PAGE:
The OjoOido.com message to our Latino Youth is direct and clear: You are responsible for your own learning. Therefore, take control of your education, career and life.
Leave Nothing to Chance: Take Control, Be Responsible For Your Own Learning
The OjoOido.com message to our Latino Youth is direct and clear: You are responsible for your own learning. Therefore, take control of your education, career and life. This attitude provides the foundation to avoid being placed into someone else’s plan. It’s an American value and tradition. Allowing someone else to determine your life plan simply infringes on your individual self-determination. All Americans respect, value and defend the right of every citizen to come to their own realization that the second you take control and decide what you are going to do for yourself, everything will change—and it will change in an instant; that’s American Freedom.
The nation continues to engage in a long and drawn out discussion on what it takes to ensure that students at high-poverty and high-minority schools achieve. It’s a fact, an unconscionable fact, that in the United States high-poverty and high-minority schools do not offer low-income students and students of color an education that allows their students to achieve a level of competent, competitive independence in managing and controlling their destiny in adulthood. If you listen to the national dialogue on the current state of education for Latinos, and other minorities in the United States, the impression is given that your future is at the hands of the federal government, state government, school districts, principals, teachers and others. There is some limited truth in this.
Since the Supreme Court decision Brown v. Board of Education of Topeka, 347 U.S. 483 (1954), the landmark case in which the Court declared state laws establishing separate public schools for black and white students to be unconstitutional. The “powers that be” have spent the last 60 years attempting to “identify” the factors for educating low-income and minority students to achieve a level of competent, competitive independence in managing and controlling their own destiny in adulthood.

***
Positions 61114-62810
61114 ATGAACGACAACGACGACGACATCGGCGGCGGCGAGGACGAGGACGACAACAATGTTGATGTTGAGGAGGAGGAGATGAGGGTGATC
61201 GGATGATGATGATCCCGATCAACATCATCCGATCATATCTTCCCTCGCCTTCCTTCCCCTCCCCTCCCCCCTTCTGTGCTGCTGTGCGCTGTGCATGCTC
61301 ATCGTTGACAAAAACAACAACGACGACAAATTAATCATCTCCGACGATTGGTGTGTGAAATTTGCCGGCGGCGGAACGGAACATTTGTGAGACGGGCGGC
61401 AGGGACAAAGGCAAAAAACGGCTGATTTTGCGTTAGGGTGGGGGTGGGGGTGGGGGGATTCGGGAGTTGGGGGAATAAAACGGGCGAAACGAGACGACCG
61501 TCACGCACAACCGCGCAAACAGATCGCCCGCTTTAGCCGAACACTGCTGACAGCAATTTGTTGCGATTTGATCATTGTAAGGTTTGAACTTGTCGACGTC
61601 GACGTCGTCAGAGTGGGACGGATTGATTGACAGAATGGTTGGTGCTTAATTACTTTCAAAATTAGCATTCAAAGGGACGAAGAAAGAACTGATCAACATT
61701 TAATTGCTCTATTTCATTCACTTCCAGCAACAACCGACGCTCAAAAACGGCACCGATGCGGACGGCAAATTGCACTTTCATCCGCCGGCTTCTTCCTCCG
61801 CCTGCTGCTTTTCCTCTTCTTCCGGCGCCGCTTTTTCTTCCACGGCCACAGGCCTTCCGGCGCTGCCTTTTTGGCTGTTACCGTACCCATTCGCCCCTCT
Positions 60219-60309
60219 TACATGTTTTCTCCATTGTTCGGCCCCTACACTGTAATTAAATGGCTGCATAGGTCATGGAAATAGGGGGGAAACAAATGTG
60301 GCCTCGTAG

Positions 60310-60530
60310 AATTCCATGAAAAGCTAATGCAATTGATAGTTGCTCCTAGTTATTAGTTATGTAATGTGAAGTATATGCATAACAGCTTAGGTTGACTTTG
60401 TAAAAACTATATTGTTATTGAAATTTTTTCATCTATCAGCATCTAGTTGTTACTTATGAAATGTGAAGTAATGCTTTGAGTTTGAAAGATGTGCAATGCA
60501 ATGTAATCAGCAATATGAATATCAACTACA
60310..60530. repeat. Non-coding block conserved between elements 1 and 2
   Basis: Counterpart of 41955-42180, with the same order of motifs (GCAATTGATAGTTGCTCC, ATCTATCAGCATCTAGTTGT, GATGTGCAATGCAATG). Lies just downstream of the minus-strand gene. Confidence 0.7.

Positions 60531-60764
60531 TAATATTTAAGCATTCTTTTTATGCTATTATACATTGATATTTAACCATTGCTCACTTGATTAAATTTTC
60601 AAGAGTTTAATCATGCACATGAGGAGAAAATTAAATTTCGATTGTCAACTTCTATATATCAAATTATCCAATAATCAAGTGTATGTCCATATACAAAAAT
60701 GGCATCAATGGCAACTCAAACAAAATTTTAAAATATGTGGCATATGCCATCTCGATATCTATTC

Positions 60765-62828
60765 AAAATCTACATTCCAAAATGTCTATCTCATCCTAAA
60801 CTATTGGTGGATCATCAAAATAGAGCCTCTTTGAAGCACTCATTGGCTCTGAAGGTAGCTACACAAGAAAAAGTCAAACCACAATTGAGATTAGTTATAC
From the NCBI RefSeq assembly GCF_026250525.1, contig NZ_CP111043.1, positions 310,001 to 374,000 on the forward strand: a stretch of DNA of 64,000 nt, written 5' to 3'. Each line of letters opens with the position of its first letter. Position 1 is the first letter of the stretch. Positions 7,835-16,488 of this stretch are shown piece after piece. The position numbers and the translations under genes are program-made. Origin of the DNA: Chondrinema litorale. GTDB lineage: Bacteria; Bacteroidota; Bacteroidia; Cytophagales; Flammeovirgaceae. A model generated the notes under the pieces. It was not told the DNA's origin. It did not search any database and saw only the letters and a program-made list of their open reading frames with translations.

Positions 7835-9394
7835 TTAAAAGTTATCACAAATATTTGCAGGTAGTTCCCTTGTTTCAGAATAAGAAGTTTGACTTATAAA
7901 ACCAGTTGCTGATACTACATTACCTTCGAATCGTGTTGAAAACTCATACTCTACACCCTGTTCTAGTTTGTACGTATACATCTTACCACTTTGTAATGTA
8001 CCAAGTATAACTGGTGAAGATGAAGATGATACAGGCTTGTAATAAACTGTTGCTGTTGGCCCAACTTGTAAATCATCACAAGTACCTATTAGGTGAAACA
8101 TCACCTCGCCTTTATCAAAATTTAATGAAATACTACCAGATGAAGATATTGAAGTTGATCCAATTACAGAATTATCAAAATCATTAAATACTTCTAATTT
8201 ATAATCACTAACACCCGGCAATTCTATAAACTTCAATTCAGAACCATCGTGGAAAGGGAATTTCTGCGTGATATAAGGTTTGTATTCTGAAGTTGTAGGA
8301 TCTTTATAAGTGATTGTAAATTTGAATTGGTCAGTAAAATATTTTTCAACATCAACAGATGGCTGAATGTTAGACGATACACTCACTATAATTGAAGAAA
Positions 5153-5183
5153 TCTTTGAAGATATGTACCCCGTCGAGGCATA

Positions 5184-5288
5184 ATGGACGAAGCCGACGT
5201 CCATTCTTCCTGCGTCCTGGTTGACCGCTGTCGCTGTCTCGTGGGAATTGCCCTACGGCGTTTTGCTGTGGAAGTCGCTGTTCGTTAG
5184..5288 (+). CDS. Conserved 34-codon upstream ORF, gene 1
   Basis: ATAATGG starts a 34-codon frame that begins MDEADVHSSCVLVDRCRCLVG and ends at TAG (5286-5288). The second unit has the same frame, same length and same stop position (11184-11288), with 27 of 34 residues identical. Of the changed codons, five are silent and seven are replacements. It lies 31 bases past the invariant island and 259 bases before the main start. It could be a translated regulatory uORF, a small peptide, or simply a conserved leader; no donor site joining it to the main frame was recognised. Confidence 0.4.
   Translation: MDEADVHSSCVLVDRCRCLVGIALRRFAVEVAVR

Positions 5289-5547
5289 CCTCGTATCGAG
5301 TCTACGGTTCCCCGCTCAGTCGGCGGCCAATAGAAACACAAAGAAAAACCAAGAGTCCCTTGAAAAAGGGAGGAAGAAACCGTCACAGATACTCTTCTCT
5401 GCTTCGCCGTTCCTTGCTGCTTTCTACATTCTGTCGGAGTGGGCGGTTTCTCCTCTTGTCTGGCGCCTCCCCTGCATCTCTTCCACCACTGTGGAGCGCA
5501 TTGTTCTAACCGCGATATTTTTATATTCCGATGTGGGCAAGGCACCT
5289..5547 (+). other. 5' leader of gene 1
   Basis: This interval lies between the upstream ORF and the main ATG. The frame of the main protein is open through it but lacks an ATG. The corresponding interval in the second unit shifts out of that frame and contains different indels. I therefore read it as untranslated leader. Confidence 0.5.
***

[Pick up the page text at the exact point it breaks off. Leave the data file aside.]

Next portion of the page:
Knowledge Speaks, Wisdom Listens
First, let’s be precise by offering a working definition of “student.” If you google “student,” you will come across various definitions. For purposes of this piece, I selectively and deliberately chose the following working definition: a person that is enrolled in a school and/or formal learning program and who studies, investigates, or examines thoughtfully.
Secondly, let’s also be precise and have a working definition of “at risk student.” Again, if you google “at-risk student” you will come across various definitions. Here is the working definition that best fits our purposes: a student, generally a student of color and in this context, specifically a Latino student from a low-income family background attending a high-minority (K-12) school who is likely to drop out of school before high school graduation and/or fail to graduate from a post-secondary institution.
Habits, Skills, Strategies
Are you a student? If so, what habits and skills are required to be a competent student? For purposes of this exercise, I will define a competent student as a student who knows the difference between study habits, study skills and study strategies and consistently applies those habits, skills and strategies in his/her academic program.
What is the difference between study habits, study skills and study strategies? It has been my experience that most people understand the difference between a habit, a skill and a strategy in the context of sports but have difficulty separating them when talking about academic study and/or in the context of education. The following is a primer on study habits, skills & strategies. It provides an overview of the most fundamental issues that arise for “at-risk students” during middle school, high school, and college in studying and learning.
For our purposes, let’s get started on discussing the differences between study habits, study skills and study strategies by pragmatically defining key terms.
Time Management:Time Management is a habit, not a study skill. A habit that must be learned to increase the time allocated to studying to improve learning.